Debates between Lord Faulks and Baroness Stowell of Beeston during the 2019 Parliament

Wed 22nd May 2024
Media Bill
Lords Chamber

Committee stageLords Handsard
Wed 1st Mar 2023

Media Bill

Debate between Lord Faulks and Baroness Stowell of Beeston
Lord Faulks Portrait Lord Faulks
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I am not precisely sure of the figures. Certainly, the ownership of the press is a matter of record. I am not in a position to respond to that. It is perfectly true that it is a relatively minor group of people. I am not sure quite what that has to do with Section 40. We are talking about whether someone can make a complaint adequately and whether that regulator is independent. I ask the Committee to express the view that it is an independent regulator. There is a manifesto commitment. It is time that this provision is repealed. I understand from what I have read in an interview with the shadow Secretary of State that the Labour Party does not intend to amend the current system of press regulation. I look forward to hearing reassurance that this important Bill, including this provision, will be the subject of discussions in the wash-up.

Baroness Stowell of Beeston Portrait Baroness Stowell of Beeston (Con)
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My Lords, I will just speak briefly, because I know that we want to get to Front-Bench spokesmen. A lot of detailed arguments have been advanced by those who have tabled amendments in this group and I think they reflect the detailed nature of the measures proposed. I have listened to those arguments and also heard some of the examples of people who have had bad experiences of the media. I sympathise with a lot of what has been said but, when it comes to matters of principle—and I believe that freedom of the press is a matter of principle—I also have the view that there are some circles that cannot be squared.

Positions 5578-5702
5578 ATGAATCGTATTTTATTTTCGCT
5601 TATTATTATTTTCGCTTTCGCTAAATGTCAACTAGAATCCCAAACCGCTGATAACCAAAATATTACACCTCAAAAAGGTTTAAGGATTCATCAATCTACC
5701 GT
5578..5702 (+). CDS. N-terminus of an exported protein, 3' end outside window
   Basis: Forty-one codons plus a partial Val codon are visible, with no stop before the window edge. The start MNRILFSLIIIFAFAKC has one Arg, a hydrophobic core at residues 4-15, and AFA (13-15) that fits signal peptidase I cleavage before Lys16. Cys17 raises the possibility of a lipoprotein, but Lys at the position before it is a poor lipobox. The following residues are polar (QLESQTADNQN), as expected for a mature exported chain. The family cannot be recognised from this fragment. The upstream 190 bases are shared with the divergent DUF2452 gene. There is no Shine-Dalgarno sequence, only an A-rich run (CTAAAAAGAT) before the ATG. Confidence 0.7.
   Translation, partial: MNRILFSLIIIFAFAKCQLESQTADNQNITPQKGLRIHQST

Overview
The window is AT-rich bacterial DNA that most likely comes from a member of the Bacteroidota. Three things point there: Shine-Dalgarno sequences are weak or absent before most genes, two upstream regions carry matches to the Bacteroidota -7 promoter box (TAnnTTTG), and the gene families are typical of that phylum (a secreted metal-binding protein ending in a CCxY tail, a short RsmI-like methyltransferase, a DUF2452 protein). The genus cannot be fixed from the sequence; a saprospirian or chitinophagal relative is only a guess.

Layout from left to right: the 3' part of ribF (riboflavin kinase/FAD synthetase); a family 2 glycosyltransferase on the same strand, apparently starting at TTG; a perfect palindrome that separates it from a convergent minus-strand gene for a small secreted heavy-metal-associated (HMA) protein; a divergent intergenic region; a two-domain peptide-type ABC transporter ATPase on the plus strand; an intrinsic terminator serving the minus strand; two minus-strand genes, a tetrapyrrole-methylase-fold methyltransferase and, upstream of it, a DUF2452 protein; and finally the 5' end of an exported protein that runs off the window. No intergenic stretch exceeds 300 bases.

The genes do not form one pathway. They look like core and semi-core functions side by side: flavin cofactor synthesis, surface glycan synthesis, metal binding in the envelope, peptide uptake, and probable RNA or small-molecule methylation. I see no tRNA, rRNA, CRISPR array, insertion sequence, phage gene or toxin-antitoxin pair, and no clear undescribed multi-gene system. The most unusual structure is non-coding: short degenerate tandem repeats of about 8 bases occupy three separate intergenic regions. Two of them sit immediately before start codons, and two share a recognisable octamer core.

It is worth us just remembering that, only a couple of months ago, when we were debating foreign power ownership, Lord Ashcroft did a poll which showed that two-thirds of British people do care about freedom of the press. I think we can all agree that people might not always love or approve of everything done in or by the British media, but the principle of a free press, free from government interference, is something that matters to them. I believe it is a principle that serves the public interest and therefore one that Parliament must uphold. For that reason, I cannot support any of the amendments in this group and I will support my noble friend the Minister in resisting them.

Digital Markets, Competition and Consumers Bill

Debate between Lord Faulks and Baroness Stowell of Beeston
Lord Faulks Portrait Lord Faulks (Non-Afl)
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My Lords, Amendments 13 and 35 are in my name and those of the noble Baronesses, Lady Stowell and Lady Jones of Whitchurch, and the noble Lord, Lord Clement-Jones.

The Bill has been welcomed across the House and it represents a crucial step forward in regulating the digital market. I pay tribute to the level of engagement that has taken place with Ministers and officials. We have had some excellent and well-informed debates in Grand Committee. However, good though this Bill is, it is capable of improvement. I refer to my interests in the register. I am not a competition lawyer, but I do have experience of judicial review and of the operation of the Human Rights Act. I was also chair of the Independent Review of Administrative Law, which reported a few years ago.

My Amendment 13 is concerned with the use in the Bill of the word “proportionate”. Despite some heavy lobbying of the Government by big tech, the right to appeal against an intervention by the CMA will engage the judicial review test, rather than a merits test, except as to penalty. Later amendments will probe the appeal test further.